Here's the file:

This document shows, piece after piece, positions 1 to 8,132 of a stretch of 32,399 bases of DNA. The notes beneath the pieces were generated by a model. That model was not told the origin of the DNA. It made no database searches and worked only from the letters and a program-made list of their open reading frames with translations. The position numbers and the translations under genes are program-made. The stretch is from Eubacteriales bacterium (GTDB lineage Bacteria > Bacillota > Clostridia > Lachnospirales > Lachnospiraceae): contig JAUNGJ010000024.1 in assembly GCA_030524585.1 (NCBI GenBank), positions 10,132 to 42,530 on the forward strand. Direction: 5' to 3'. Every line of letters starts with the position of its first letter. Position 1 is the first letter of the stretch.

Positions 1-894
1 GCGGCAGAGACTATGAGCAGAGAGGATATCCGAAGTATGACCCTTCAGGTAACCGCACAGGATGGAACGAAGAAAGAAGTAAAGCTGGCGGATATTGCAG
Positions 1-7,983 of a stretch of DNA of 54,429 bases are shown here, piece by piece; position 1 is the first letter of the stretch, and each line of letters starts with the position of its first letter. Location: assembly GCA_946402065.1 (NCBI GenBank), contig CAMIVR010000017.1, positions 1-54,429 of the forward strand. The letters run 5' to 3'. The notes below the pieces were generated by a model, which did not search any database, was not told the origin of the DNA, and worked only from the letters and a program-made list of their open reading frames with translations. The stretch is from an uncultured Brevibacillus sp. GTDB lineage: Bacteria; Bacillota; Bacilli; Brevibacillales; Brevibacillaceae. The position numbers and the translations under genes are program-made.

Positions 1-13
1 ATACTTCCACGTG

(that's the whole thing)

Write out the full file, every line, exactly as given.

This document shows, piece after piece, positions 1 to 8,132 of a stretch of 32,399 bases of DNA. The notes beneath the pieces were generated by a model. That model was not told the origin of the DNA. It made no database searches and worked only from the letters and a program-made list of their open reading frames with translations. The position numbers and the translations under genes are program-made. The stretch is from Eubacteriales bacterium (GTDB lineage Bacteria > Bacillota > Clostridia > Lachnospirales > Lachnospiraceae): contig JAUNGJ010000024.1 in assembly GCA_030524585.1 (NCBI GenBank), positions 10,132 to 42,530 on the forward strand. Direction: 5' to 3'. Every line of letters starts with the position of its first letter. Position 1 is the first letter of the stretch.

Positions 1-894
1 GCGGCAGAGACTATGAGCAGAGAGGATATCCGAAGTATGACCCTTCAGGTAACCGCACAGGATGGAACGAAGAAAGAAGTAAAGCTGGCGGATATTGCAG
Positions 1-7,983 of a stretch of DNA of 54,429 bases are shown here, piece by piece; position 1 is the first letter of the stretch, and each line of letters starts with the position of its first letter. Location: assembly GCA_946402065.1 (NCBI GenBank), contig CAMIVR010000017.1, positions 1-54,429 of the forward strand. The letters run 5' to 3'. The notes below the pieces were generated by a model, which did not search any database, was not told the origin of the DNA, and worked only from the letters and a program-made list of their open reading frames with translations. The stretch is from an uncultured Brevibacillus sp. GTDB lineage: Bacteria; Bacillota; Bacilli; Brevibacillales; Brevibacillaceae. The position numbers and the translations under genes are program-made.

Positions 1-13
1 ATACTTCCACGTG